During High School, which is what I suppose you would call Middle School, I went through a very hard time. Especially for the last three years. My Father died when I was fifteen. Not accidentally. Not suddenly. He had died slowly, painfully. Almost deliberately. He was an alcoholic. It took him six weeks to die. And after he died, I began to measure out my life in periods of six weeks.
“This is how long it takes a beaten liver to collapse.”
“This is the week his skin will start to go yellow. Nurse, why is he skin so yellow?”
“Your Father is a very sick man.”
He died on the day of my English Literature exam. I met with my teacher the week after to discuss the consequences.
“Your Father was a very sick man.”
Like a jaundiced dog, that phrase would always follow me; curtail me in the sixth week of my periodic life. Across every classroom table it would bounce, perch in my ear when it had ended its erratic pursuit of my memory.
“Your Father was a very sick man.”
The tense was like stretched veins across white skin; I preferred the present, but I was surrounded by the past. The year succeeding his death felt transitory. When will the past stay there? I remember writing in Leaver’s Books; I remember kind words and over fond niceties, surrounded by infinitive tenses. I will miss you! I’ll never forget the great times we had. I can’t wait to see you soon. They glimpsed at an unforeseen, unclouded future. What struck me, what lodged in the recesses of my fractured mind, cradling itself in a crevice that the year had opened up, was no future participle. It belonged to the past. Chloe wrote it.
“You were always the boy with a smile on his face.”
It bounced off the tongue like something in a poem I was to read four years later. I was sixteen; it was the year of façades, as I recall. Vogue lined their stands with airbrushed models in faces too pert for a person of anyone’s age (they’re still far behind the times.) “That was my mask”, I declared, hair strewn back, lips pursed in Byronic sorrow as I gazed across a field of blazers. I liked, for a long time, to think that it was. That my grief was conventional. Convention is always easy to understand. GETTING OVER IT: A NEW SMASH HIT COMING SUMMER 2009. I had seen all the previews.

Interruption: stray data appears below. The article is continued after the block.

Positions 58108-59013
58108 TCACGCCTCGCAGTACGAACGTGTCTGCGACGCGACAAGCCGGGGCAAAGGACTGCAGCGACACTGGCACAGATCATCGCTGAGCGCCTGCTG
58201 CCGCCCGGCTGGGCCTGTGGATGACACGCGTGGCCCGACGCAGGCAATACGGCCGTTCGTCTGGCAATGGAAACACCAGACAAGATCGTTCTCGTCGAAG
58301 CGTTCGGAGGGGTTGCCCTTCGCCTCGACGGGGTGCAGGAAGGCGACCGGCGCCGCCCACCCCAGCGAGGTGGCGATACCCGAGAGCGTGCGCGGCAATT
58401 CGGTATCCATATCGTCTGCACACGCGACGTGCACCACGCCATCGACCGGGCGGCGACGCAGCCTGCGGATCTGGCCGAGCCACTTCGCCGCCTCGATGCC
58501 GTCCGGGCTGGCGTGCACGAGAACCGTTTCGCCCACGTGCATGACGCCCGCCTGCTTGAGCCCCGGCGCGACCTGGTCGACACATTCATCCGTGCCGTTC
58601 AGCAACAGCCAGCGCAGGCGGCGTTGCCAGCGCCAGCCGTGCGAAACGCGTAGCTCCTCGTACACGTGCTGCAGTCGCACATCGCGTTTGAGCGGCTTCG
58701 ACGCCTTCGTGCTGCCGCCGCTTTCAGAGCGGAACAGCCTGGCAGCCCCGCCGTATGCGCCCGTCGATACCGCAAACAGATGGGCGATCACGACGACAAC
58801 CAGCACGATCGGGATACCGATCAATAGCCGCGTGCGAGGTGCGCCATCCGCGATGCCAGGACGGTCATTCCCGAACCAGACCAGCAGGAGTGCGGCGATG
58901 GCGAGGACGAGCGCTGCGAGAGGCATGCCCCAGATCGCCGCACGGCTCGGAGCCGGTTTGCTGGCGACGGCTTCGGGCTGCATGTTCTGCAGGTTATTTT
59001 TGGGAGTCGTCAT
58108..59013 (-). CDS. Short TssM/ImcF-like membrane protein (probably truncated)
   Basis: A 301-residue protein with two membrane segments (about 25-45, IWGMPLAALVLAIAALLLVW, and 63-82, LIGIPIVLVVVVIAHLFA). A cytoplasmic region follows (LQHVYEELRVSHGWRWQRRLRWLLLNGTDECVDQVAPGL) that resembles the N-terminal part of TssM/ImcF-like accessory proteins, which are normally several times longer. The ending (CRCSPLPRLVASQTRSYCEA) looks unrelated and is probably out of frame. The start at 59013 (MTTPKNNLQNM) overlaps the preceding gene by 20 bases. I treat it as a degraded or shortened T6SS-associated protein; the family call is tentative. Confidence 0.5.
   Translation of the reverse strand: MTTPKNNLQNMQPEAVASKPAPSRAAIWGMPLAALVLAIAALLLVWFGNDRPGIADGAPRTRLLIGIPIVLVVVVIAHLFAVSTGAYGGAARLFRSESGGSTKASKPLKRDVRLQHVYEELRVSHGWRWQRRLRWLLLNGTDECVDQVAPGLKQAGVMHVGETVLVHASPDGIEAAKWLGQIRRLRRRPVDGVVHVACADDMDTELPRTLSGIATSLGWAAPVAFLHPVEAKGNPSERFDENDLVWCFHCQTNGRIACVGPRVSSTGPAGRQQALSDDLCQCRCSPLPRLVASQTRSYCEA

It’s only now, in this chair, years ahead, swarmed with the present, the future beckoning through my now much shorter hair, that I realised it wasn’t a mask at all. We think so much about the interiority of our lives, digging deeper in, that our grief grows room to stretch inside of us. My mask wasn’t a smile: it was the tears at night, the sleepless nights, the plagues of self derision, self mockery, self conceited, asinine, moronic, insipid, vitriolic and defamatory hatred of everything that I was, am (were) and would be (are.) That was my mask; the smile did well to hide the fact that I didn’t yet know it. It was only on the floor with the empty half glass of a potent, unnameable cocktail that lubricated the thirty-two pills I had swallowed when I realised that rock bottom wasn’t a clichéd boulder we all eventually arrived at, but a populous sponge that some of us buried ourselves further into, with deceitful lies about our own comfort.
I smile still. Chloe, you were right. I’m glad that Freudian Id was not imposed by a super-ego of prosaic stoicism, mock grief in black suited splendour. I was happy. And then I wasn’t. And now I’m on a roundabout that grazes the pastures of a thousand grey feelings that mingle between the two, spun by an invisible force – Troilus, are you laughing? Michel, it’s not who you think it is. Ludwig, get to it in a less round about way. Virginia, I wish it could be you. Perhaps it’s the Old Man I wrote about in Denai, before I even knew who he was. Perhaps it’s the God that I used to worship three times a week. Maybe it’s the wind. Either way, it’s still spinning.